Learning to write well is like playing a really hard videogame. You die a lot, and sometimes when you have to fight the same boss fifty times in a row it makes you want to tear your hair out and eat it. In the end, though, it’s all worth it for that sweet, sweet Level Up, when the bell sounds and you see a little golden ‘plus one’ in the corner of the screen.
It’s not a perfect metaphor, but the idea of levels along the learning curve has always appealed to me, and when I look over the stacks of unseen manuscripts that track my own slow journey, I swear I can see these moments – as though at some point something just clicked and from that point on I did everything differently. Level Ups.
In my experience, most of the big levels lie behind doors that you can only open if you’ve already conquered previous ones – like finding keys or unlocking doors in games. And as in games, these doors only lead to further rooms and levels which are in turn steadily more and more difficult to progress through. There’s no point working on your paragraphing, for example, if you haven’t yet nailed sentence structure or basic grammar.
I’ve been writing seriously for about seven years, and in that time I’ve discovered (though not necessarily mastered) at least fourteen skill levels, which I suspect comprise the merest fraction of the game as a whole. Here they are, in the order of progression that I encountered them:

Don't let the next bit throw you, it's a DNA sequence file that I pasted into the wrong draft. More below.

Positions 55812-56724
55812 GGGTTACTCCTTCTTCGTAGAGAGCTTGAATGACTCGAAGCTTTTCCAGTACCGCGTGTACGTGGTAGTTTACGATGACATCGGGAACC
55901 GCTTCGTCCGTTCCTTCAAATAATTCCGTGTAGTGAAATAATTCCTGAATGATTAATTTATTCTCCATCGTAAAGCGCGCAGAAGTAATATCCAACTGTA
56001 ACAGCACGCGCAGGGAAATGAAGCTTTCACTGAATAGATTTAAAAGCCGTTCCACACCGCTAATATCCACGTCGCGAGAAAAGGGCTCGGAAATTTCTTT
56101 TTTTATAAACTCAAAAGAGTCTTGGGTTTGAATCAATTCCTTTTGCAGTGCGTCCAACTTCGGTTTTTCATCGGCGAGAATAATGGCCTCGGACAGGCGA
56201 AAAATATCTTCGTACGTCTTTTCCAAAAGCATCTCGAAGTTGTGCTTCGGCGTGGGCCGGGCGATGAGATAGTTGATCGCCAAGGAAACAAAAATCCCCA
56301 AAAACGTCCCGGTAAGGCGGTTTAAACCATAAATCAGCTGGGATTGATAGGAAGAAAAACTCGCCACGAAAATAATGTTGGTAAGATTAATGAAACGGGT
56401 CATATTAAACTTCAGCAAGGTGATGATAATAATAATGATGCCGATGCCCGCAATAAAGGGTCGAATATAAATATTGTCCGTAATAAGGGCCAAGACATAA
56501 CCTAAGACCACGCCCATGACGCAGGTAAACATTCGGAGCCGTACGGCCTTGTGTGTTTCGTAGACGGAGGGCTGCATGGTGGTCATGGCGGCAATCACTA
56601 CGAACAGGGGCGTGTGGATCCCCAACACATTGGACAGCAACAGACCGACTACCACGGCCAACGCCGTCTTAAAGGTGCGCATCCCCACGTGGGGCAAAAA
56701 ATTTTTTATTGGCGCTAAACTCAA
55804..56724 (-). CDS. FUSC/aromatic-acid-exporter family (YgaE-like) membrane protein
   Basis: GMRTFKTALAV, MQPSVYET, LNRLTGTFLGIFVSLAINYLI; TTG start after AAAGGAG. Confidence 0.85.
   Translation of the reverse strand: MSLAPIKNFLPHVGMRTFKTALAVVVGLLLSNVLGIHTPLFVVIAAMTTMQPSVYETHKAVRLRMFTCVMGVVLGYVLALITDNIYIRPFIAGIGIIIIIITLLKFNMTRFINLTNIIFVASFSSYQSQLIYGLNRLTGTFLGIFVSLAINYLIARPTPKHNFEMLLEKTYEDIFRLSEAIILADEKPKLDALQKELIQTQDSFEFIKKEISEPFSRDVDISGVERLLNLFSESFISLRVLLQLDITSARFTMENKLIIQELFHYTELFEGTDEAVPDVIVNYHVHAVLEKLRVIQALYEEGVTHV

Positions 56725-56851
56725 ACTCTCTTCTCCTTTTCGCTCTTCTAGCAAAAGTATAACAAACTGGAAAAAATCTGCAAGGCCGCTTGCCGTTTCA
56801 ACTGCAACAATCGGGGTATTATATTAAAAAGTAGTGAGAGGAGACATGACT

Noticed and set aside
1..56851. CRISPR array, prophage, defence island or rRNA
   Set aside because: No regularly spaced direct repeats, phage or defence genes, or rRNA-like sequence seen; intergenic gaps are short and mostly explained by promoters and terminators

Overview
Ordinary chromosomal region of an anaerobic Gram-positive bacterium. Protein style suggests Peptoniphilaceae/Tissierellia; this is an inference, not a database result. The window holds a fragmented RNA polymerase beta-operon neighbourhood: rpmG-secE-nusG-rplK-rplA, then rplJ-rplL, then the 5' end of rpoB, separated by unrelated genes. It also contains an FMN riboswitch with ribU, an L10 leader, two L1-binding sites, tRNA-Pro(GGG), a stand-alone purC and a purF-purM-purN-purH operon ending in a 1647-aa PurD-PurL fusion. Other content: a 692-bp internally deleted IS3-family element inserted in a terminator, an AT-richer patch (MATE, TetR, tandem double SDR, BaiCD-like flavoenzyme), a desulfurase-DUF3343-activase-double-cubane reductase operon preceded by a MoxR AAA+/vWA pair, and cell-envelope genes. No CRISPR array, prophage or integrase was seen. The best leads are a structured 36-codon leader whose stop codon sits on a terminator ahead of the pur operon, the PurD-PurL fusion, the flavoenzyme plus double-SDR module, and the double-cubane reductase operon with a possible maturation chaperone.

- Spelling and Grammar
When I was eight, my brother was the only one who could decipher my language and report the events of my extremely violent dinosaur novels to the rest of my family. Thankfully I’ve gotten better since then.
- Sentence structure and length
I wrote some books with endless, comma strewn, sentences. Others with short ones. You must find a balance that corresponds with how you think, and that can take quite a while, especially if you happen to be reading Hemingway and Tolkien side by side.
This one was a revelation to me. I wrote five full size novels in five paragraphs – each one a horrendous wall of text the size of the hoover dam – before I learned the art of paragraphs. It seemed so strange that an empty line could make such a difference, and the way it transformed word soup into individual, complete thoughts.
You only learn this bad boy through years of… well, describing stuff. How do you know how long to harp on about the designs in a carved table or the architecture of a castle? Do you describe what clothes people are wearing? How much do you describe, and what details do you focus on? What words do you avoid? Trial and error, my friend – hundreds of thousands of words of trial and error.
You can’t learn this without having a good grasp of the previous levels. It’s a tough one, too. I tend to rely more on intuition than anything else. Like breathing, you do it best when you’re not thinking about it.